But Chuck Schumer is promising a “flurry of votes” on the bill until it finally passes. Republicans held solid on this attempt to get around the Supreme Court ruling that found the former campaign finance bill unconstitutional on 1st Amendment grounds.
Senate Democrats were only able to muster their 59 votes, which, of course has Ezra Klein and others calling for an end to the 60 vote Senate rule for cloture.
I say the act is defeated for now for a reason. And that reason, as usual, is Olympia Snow (R-ME):
Olympia Snowe (Maine), whose vote was closely watched on the issue, said the bill wasn’t in a position yet where she could support it.
Key word is “yet”. The promise in that word is Democrats can do something that will put her in a position to support it.
But back to Schumer. He, of course, claims the “health” of our democracy rests on its passage. Actually the health of our democracy rests on removing Senators like him from office, but here’s his statement:
"It’s the amount of money, not who you are, that is affected. And so we’ve seen a campaign of desperation, of full muscle, to try to do everything they can to stop this bill because they realize, as already in some campaigns we have seen, how this will fundamentally change the balance of American politics," he said. "It will make the average citizen feel more and more remote from his or her government. It will hurt the fabric of our democracy."
I would posit that the average citizen couldn’t feel more remote from the government than they do now, and this bill’s passage or non-passage has absolutely zero to do with that.
In fact, the average citizen finds the more and more it hears from Senators like Chuck Schumer and sees them in action, the more that citizen realizes that they have little use for the Constitution – except to wrap themselves in it when it is politically expedient to do so – and will take every opportunity to attempt to insert government control where that document promised government wouldn’t be allowed.
It isn’t refusing to limit the 1st Amendment that’s damaging to the “fabric of our democracy”, it’s Senators and other lawmakers who attempt to do it that are the threat.
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When your political opposition is self-destructing (even while in the majority and in control of the legislative and executive branches), most political observers would advise stepping back and allowing them to do so.
But not the Republicans. They’re going to be the “significant other” that gives this president a win on his signature issue and help him maintain both his momentum and the viability of the rest of his agenda.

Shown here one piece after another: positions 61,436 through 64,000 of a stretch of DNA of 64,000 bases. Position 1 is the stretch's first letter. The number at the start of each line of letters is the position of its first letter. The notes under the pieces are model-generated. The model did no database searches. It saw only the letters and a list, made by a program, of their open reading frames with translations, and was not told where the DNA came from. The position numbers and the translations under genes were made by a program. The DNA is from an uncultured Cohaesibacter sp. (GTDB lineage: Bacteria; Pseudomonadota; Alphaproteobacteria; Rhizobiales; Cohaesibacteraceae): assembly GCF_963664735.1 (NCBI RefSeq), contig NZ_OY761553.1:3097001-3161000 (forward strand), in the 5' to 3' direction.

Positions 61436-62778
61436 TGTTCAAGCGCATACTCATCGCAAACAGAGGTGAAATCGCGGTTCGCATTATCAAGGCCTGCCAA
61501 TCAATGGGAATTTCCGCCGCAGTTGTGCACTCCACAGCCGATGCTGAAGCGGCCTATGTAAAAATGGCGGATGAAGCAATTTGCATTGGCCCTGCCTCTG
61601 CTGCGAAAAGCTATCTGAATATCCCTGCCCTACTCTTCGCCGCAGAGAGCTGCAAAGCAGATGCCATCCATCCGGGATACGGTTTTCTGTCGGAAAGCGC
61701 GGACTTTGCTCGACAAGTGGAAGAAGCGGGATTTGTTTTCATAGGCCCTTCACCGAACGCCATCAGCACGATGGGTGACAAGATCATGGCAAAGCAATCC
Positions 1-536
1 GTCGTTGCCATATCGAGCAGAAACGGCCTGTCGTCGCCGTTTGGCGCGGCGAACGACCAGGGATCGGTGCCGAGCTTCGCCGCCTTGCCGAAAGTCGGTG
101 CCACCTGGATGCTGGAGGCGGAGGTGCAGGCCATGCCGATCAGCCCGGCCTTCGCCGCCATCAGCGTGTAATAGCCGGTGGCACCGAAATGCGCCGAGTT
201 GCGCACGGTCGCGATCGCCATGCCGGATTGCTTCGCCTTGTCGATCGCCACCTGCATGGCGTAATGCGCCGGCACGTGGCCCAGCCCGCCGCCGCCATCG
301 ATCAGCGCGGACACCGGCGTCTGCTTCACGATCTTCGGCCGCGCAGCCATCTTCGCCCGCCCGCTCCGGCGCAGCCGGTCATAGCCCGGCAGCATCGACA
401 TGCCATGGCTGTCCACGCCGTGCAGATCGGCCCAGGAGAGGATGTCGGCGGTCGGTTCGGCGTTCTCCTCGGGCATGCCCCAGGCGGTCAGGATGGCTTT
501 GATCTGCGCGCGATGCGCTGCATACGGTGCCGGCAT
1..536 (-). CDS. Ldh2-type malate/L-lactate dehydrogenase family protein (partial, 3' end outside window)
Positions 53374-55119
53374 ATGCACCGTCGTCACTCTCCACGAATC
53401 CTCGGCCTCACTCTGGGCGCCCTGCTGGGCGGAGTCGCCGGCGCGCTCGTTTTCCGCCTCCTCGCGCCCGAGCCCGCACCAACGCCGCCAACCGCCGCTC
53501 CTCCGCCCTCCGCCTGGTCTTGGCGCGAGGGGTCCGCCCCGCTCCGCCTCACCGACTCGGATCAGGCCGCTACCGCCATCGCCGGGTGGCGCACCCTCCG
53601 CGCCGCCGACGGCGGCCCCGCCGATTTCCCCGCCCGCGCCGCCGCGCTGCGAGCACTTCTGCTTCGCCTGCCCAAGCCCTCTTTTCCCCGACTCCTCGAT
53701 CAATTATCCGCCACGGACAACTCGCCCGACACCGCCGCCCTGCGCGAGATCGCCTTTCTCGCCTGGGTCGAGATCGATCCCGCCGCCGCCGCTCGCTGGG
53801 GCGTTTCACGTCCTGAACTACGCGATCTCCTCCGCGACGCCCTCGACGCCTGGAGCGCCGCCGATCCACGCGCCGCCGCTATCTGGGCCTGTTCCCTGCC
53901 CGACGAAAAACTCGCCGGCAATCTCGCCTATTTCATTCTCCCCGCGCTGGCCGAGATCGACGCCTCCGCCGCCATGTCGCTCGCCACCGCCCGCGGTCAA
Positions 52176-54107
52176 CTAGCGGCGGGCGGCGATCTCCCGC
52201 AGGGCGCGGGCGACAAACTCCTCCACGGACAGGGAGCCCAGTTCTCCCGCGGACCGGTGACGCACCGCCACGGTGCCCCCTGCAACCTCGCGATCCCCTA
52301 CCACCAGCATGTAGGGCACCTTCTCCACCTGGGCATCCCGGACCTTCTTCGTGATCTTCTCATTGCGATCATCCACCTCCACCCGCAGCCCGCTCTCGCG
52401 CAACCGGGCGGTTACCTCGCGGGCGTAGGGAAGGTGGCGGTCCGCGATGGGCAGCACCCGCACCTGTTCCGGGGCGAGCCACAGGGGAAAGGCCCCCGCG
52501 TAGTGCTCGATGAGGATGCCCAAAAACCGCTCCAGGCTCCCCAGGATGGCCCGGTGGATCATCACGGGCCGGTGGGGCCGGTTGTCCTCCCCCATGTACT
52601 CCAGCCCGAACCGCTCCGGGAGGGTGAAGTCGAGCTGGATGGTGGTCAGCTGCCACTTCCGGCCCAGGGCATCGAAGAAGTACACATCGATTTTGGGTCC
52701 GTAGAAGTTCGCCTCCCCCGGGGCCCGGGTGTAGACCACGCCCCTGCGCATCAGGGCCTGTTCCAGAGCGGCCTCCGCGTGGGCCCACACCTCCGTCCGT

The “I told you so” part of this is, as I (and many others) have said, Democrats will eventually pass something they can call “health care reform” and save the viability of Obama’s presidency. What you didn’t figure is the Republicans would be both complicit and key to that:
Sen. Olympia Snowe (R-Maine) confirmed that the three Republicans and three Democrats negotiating the Senate Finance bill are moving away from a broad-based mandate that would force employers to offer insurance. The senators instead are leaning toward a “free rider” provision that requires employers to pay for employees who receive coverage through Medicaid or who receive new government subsidies to purchase insurance through an exchange.
Snowe stressed the committee hasn’t reached a final agreement on any of the key provisions but said, “There is not a broad-based employer mandate. … There are approximately 170 million Americans that receive coverage through employers. That is a significant percentage of the population. We don’t want to undermine that or create a perverse incentive where employers drop the coverage because their employees could potentially get subsidies through the exchange.”
On the nonprofit insurance cooperative, Snowe also said no final decisions have been reached, but “it is safe to say it is probably one that will remain in the final document.”
This is what everyone who talks about it means when they say that Republicans “talk the talk but don’t walk the walk”. Here is a group, and I’d bet there are more that will sign on, who are involved in one of the biggest expansions of government undertaken since the “New Deal”. And when November of next year rolls around, this is the party that is going to want you to believe they are all for less government, less spending and less government intrusion.
And they’ll have this to point to as proof. [/sarc]
The reason the GOP is a shrinking party isn’t because it is the party of the Southern white male. It’s because no believes their nonsense any longer. Sometimes being the party of “no” is the right thing to do.
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